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The Future of Fashion Isn't Representation

. Tuesday, 1 October 2019 .


I modelled for someone else the other week. As in stood in front of a professional camera in a studio set up and was photographed by someone other than my family/friends/the odd random person I can find around who is kind enough to take my phone and be my Insta bae for a couple of minutes. I spent the morning with Designer Wardrobe and did some modelling. And, dear reader, I never thought those words would ever be uttered from my mouth (well, typed from my keyboard).



And you know what? I fucking loved it. Every second of it. Admittedly I've always been quite intimidated by places like Designer Wardrobe - convinced that just like most ready to wear places, there's probably nothing in there that would fit me. So when they put a call out on Instagram looking for girls in all sizes to model their new pieces, I was so happy! Now that’s something you don’t see everyday. And for someone like Designer Wardrobe to be so inviting, so inclusive, so ready to celebrate every girl? It felt like an awakening.



This For Love and Lemons dress was the first thing I tried from the pile of options Donielle, founder of Designer Wardrobe picked out. It fit like a glove. I wanted to cry. And then she did something that made me feel like I wasn’t just tolerated here. She took me around the store to show the team how the dress looked like. We all gushed at how perfect the dress was, and that it fit so nicely. Everyone was so kind and so encouraging. All my nerves about that day and all my (admittedly silly) preconceptions of myself and my place in the fashion world – and now modelling world - melted away. I was actually welcome and wanted! No, I was celebrated. I can’t begin to express how this feels and what it means to me.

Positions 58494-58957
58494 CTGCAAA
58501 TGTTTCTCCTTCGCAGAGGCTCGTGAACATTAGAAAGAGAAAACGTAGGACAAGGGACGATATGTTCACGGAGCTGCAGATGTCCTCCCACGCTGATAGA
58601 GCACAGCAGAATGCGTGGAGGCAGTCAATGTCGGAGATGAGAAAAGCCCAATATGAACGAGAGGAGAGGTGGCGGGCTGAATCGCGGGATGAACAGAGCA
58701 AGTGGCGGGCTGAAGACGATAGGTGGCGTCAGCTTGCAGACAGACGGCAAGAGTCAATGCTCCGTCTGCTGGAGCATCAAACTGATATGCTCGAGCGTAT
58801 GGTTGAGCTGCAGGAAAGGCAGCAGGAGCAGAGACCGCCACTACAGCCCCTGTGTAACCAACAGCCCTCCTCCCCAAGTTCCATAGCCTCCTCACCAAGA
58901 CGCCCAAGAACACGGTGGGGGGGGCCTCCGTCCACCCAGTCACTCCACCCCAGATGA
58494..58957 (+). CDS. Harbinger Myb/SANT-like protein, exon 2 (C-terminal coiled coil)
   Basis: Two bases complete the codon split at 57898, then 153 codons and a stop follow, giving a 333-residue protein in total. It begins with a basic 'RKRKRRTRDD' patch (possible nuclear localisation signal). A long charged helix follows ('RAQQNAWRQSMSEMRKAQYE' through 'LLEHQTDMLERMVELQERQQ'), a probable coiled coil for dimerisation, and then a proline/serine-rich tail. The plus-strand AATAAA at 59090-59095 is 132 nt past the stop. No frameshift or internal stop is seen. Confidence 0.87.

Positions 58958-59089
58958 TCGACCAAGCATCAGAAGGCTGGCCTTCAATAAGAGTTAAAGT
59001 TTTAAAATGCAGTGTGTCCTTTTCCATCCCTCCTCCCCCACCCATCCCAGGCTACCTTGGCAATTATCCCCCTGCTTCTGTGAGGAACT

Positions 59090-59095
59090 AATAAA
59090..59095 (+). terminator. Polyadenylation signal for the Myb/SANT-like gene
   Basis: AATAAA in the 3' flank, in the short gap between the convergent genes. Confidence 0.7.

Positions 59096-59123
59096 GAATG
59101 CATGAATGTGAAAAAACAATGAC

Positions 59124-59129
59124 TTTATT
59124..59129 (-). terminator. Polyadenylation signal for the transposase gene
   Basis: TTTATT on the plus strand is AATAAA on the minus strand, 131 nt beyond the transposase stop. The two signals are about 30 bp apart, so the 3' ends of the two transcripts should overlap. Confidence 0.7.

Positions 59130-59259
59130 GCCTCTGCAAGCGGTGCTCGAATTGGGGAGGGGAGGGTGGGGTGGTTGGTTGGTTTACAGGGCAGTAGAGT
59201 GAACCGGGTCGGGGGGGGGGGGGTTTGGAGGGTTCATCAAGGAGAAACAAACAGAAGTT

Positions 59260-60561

Since that day, I’ve been thinking about the future of the fashion industry. Beyond the well-loved buzzwords of diversity, inclusion, and representation, are we just tolerating or actually celebrating and creating space for change?




I mean, we've taken baby steps, sure, and one could argue that progress is still progress no matter how tiny. But the more I explored this thought, the more I've realised that actually, representation is no longer enough. Being represented in these industries feels like the bare minimum we can do to change it. It's not good enough. It's not enough for me. I don't want to just be represented at a fashion show, in images I see in the media, in the people I see working with PR companies and attending events. I'm no longer tolerating tokenism in this industry - adding a some 'colour' here and there, maybe a size 12 -14 and calling it 'plus size' when according to this piece, the average size of an American woman is between 16 - 18.



I'm done with stereotypes and being put in a box (nobody puts baby in a box - perhaps the 2019 refresh of that Dirty Dancing line?). I'm done with bullshit connotations of what an 'Asian woman' is - that we're all fair skinned and lithe and petite - and only showing one type of Asian beauty whenever we're 'represented'.





The future of the fashion/beauty/influencer industry (or, come to think of it, this applies to any industry really) isn't representation. It's normalisation. Normalise seeing plus sized bodies in 'normal' runways instead of just token representation shows. Although there is space for specific shows celebrating diversity too and I understand its importance, I'd love to be able to see something where there is no big fuss or PR buzz about how 'diverse' a show/editorial/movie/photoshoot/whathaveyou is because there's a POC or plus sized or there's a gorgeous model in a wheelchair. I want it to be just is. Because it is what it is.. We are who we are. Being exactly who we are is good enough.